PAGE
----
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The Queen is Dead, Long Live the Queen

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Written by Phillip Kim

TDM – an acronym for time division multiplexing, the technology of fixed timeslots for data transmission and the current underlying infrastructure of the PSTN – Public Switched Telephone Network. VoIP is an acronym for which we all know. Yes, lots of acronyms for sure. Geeks love acronyms, including IMHO, LMAOROTF, my favorite RTFM, and now AWGTHTGTATA. And geeks for sure developed TDM, PSTN, as well as VoIP. And let’s not leave out the new kid on the block, MPLS – multi protocol label switching.

MPLS as I explained in my prior blog is a technology which allows businesses to create wide area networks with the flexibility and affordability of the Internet but with the controlled quality required for business applications. Best of all worlds and yes, it works.

Since 2000, M5 has been pioneering the adoption of VoIP for businesses. VoIP makes sense – it is a better use of assets as a single wire can handle more VoIP calls than TDM calls. It can route around wires that have been unplugged. And it can let your phone system talk to your other enterprise software apps in case you need to know what’s going on. Today, M5 is spearheading MPLS adoption where the similar arguments for VoIP over TDM apply for MPLS over private circuits.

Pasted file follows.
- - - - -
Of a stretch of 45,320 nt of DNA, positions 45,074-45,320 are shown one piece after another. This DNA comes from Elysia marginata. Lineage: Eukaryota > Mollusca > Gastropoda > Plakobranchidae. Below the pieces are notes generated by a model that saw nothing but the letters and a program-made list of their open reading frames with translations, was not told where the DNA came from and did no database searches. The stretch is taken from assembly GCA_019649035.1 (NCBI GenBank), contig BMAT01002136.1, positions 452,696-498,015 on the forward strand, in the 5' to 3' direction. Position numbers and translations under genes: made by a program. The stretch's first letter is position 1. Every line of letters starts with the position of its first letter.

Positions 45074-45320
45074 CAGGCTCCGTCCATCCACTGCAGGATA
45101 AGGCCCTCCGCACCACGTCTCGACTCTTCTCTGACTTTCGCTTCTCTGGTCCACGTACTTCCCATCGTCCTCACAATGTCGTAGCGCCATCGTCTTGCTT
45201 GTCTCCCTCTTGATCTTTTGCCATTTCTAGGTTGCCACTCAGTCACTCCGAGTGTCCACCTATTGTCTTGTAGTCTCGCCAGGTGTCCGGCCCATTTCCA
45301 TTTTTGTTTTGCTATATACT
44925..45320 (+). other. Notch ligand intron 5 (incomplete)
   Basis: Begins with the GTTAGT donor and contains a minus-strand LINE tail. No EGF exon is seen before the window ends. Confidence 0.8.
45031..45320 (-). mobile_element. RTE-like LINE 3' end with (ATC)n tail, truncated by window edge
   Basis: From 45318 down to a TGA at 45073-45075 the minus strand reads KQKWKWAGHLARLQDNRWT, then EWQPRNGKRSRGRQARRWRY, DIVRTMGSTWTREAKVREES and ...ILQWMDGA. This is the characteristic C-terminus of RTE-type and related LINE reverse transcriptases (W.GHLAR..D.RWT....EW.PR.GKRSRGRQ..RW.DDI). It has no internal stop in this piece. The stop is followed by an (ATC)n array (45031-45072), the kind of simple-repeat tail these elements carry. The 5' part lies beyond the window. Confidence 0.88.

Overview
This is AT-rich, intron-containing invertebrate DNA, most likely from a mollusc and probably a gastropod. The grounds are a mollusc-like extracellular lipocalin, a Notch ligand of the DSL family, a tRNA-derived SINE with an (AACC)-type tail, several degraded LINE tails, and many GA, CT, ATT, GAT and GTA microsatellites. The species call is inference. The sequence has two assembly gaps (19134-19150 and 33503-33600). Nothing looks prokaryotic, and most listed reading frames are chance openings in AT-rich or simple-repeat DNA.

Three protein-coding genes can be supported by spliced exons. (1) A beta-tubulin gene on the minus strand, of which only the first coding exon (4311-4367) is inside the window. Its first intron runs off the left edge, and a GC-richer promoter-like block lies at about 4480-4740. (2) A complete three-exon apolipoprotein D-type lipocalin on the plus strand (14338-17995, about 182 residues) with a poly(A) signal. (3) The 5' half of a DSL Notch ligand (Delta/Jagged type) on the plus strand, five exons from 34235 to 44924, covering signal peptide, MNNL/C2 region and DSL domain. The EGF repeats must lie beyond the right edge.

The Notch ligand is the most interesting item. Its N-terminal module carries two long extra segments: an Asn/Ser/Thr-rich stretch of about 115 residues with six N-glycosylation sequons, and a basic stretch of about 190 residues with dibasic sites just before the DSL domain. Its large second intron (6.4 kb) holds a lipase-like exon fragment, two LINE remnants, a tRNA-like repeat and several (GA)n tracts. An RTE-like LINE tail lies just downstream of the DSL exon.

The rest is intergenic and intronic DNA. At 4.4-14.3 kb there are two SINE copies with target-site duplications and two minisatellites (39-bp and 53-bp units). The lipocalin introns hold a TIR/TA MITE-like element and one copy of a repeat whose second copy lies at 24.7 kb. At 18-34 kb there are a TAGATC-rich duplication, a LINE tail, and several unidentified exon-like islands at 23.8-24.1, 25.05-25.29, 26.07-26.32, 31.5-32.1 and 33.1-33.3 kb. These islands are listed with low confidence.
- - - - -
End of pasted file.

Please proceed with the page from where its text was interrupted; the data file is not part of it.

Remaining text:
I bring attention to these acronyms because I believe we are at the proverbial inflection point where the existing technologies of TDM and private circuits will be replaced by VoIP and MPLS. From cutting edge to best practices, from early adopter to Main St. The potential of a “business Internet” which allow different companies on different MPLS networks to set up VPNs (Virtual Private Network) through NNIs (Network to Network Interface) among different MPLS providers, ensuring the QOS (Quality of Service) so necessary for business applications and so glaringly absent from the public Internet. No more missing calls when you aren’t at your desk because your phone system is fluid and dynamic, following you and not vice versa.

Folks might want to take notice as examples of businesses changing technologies are few and far between. While examples of technology shifts are frequently evident in the world of Best Buy, changes for a business can be risky, expensive and are generally rare. Whoa, flat screens, cool. But it’ll be a while yet before I give up my Microsoft XP Pro for Windows 7 (plus my sys admin would kill me). This transformation of the way businesses will now utilize VoIP and MPLS is opening the door for significant innovation, all for the better.  IMHBCO.